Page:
Classic Elite

From Elite Wiki
Elite plaincover.jpg
Developer Ian Bell
David Braben
Publisher Acornsoft
Latest version Elite
Elite Plus
Release date(s) 1984
Platform(s) BBC Micro
Acorn Electron
Commodore 64
Sinclair ZX Spectrum
Amstrad CPC
Apple ][
Atari ST
Tatung Einstein
Acorn Archimedes
The original game box
Start-up screen for Classic Elite on BBC micro, Disk version (1984)
Firebird's quite original Elite ads as seen in Zzap!64
Elite's creators at the time of launch in 1984: the youngsters David Braben and Ian Bell
Ian Bell's scribbles for what would become the goat soup recipe.
See Where do these crazy names come from?

Elite is a seminal space trading computer game, originally published by Acornsoft in 1984 for the BBC Micro and Acorn Electron computers and subsequently ported to many others. The game's title derives from one of the player's goals to raise their combat rating from Harmless, through Mostly Harmless, Poor, Average, Above Average, Competent, Dangerous, Deadly, before reaching the exalted heights of Elite.


The BBC version of the game originally came on cassette in a box - on the top left there is a photograph of the front and back. The box contained:

  • the cassette with the game on it.
  • instructions on loading the game.
  • a strip of card to place above the red function keys on the BBC Micro explaining their role in game (Launch/Buy Cargo/Equip Ship/Long range chart etc).
  • a wall chart for identifying ships.
  • 'The Space Traders Flight Training Manual.
  • a copy of The Dark Wheel novella.
  • a postcard for posting back to Acornsoft when one reached Elite status, so that they could send one a special badge!
  • The Elite Player's Guide was authored by Bell and Braben but did not make it into the box.

The player initially controls "Commander Jameson" and starts at the Lave orbital space station with 100 credits and a lightly armed Cobra Mark III. Most of the ships that the player encounters are named after snakes or other reptiles. Credits can be accumulated through piracy, trade, military missions, bounty hunting and asteroid mining. This money allows the player to upgrade the ship with improved weapons, a larger cargo hold, an automated docking system, an extra energy bank and more.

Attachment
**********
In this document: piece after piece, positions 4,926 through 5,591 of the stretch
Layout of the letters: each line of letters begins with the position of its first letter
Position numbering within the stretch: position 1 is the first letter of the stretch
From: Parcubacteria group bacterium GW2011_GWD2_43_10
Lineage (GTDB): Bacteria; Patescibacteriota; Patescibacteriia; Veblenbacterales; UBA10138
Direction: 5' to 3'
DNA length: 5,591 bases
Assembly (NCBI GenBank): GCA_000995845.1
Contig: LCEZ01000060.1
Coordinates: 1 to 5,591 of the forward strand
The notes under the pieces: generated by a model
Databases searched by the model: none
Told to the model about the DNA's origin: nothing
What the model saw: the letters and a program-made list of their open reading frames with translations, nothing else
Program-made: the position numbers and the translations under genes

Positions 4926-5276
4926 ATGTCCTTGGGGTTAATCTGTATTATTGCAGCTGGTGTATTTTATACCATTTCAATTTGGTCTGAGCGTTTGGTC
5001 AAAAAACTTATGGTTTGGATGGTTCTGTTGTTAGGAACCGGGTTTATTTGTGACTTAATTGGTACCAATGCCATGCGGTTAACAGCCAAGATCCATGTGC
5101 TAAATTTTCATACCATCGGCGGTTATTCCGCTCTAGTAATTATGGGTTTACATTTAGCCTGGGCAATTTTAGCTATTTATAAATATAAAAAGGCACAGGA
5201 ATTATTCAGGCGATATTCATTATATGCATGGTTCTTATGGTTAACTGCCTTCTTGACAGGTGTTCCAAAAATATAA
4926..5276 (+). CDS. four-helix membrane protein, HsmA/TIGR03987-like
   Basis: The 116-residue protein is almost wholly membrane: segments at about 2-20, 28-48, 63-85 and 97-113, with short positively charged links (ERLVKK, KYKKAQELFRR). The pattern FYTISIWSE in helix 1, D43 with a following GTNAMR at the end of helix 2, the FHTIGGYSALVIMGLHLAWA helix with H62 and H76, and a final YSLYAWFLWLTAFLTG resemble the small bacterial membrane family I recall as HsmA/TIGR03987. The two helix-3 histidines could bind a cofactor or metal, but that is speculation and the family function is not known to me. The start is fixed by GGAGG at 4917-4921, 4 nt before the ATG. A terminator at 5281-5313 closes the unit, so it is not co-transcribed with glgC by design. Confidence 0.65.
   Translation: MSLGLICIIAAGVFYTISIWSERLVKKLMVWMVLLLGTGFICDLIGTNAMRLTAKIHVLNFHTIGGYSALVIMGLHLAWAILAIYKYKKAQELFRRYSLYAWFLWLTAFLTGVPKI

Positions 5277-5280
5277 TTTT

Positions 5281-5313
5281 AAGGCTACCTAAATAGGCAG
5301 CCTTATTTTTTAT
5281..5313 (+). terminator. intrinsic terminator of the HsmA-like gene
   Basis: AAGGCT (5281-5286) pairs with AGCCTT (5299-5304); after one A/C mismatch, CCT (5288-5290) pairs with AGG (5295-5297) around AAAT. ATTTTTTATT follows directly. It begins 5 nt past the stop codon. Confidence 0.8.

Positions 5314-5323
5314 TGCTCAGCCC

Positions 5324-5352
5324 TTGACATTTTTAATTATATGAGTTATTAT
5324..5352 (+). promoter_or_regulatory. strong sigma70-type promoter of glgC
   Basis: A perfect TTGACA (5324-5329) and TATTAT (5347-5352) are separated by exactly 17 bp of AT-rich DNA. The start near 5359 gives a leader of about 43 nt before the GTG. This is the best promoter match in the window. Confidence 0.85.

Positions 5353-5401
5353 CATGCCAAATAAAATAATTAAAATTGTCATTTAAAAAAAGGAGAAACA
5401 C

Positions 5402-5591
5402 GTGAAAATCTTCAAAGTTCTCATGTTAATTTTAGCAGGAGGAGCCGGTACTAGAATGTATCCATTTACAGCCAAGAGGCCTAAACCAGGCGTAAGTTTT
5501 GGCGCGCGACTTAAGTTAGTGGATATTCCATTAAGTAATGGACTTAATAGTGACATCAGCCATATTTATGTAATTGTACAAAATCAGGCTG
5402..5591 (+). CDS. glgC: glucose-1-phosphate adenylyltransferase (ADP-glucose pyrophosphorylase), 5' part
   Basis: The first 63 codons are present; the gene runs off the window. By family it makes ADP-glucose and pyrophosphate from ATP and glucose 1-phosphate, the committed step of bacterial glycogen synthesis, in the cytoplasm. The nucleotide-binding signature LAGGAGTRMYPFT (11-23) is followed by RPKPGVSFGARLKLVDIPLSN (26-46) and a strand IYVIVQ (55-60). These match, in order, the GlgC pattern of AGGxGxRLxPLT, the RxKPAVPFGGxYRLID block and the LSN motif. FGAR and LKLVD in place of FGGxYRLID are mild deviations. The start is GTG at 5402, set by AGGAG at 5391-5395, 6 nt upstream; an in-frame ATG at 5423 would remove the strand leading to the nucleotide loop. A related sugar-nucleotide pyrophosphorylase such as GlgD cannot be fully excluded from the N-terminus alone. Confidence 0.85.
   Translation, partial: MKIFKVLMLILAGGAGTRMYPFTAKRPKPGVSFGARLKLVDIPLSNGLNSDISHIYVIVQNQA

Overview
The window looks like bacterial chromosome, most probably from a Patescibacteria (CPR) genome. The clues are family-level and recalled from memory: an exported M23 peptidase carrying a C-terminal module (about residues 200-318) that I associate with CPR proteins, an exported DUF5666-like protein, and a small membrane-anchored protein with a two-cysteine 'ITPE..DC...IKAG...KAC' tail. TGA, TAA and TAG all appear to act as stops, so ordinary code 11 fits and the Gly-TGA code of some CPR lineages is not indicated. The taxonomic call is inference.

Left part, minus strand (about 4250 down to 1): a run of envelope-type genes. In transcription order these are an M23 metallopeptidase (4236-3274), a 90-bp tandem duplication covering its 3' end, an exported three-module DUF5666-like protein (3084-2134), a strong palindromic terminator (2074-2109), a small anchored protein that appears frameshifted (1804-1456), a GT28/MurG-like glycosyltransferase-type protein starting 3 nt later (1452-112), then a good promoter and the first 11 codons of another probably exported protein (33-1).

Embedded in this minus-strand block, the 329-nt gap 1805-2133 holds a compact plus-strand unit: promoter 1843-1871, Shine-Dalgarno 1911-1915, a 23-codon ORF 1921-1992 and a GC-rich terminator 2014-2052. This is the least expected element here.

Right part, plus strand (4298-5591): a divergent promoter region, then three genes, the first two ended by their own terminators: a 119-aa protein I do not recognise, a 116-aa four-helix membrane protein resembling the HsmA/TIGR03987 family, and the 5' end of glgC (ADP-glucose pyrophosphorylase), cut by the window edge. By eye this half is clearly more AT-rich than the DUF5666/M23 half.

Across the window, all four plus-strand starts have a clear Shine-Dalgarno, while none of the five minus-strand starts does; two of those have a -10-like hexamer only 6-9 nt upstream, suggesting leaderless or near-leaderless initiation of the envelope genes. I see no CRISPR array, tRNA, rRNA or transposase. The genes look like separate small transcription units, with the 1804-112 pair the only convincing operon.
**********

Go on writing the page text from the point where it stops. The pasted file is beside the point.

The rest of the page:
The later non-BBC ports of the game variously added new ships, more colour, replaced The Dark Wheel with Imprint, etc.


I think a lot of it is due to the imagination factor...

Years ago (in the early 90s) the topic of Elite came up at a party. We'd been talking about computer games and etc, and a few people had played Elite. But some of the things they remembered were odd, in that I'm fairly sure they didn't actually exist in any form of Elite. They'd all played it before, but I was making my first runs at that time. I'm not one of the people who played Elite when it first came out, I couldn't afford a computer then. I was playing the DOS version on a Radio Shack computer that was not quite as good as a 286. LOL

Anyway, one of them talked about how he'd often been boarded by "the vipers" and inspected for contraband. Some others agreed it sucked when that happened. One recalled, in some detail, a mission where he was carrying some special sort of missile and it malfunctioned while onboard his ship and had to be defused, which involved figuring out some sort of numeric code. Another recalled having gotten her engines and shields upgraded as a result of an encounter with friendly aliens. Alien ships flying in large geometric formations before they'd break to attack. An alien homeworld or secret base. Having a wingman/partner that flew along and occasionally advised. Emergency missions running a special load of vaccine to worlds having plagues. Struggling to avoid falling into a black hole. Intercepting messages that had to be decoded in some way. Seeing the wreckage of your own ship if you restarted and then later found exactly the same spot where you'd been shot down.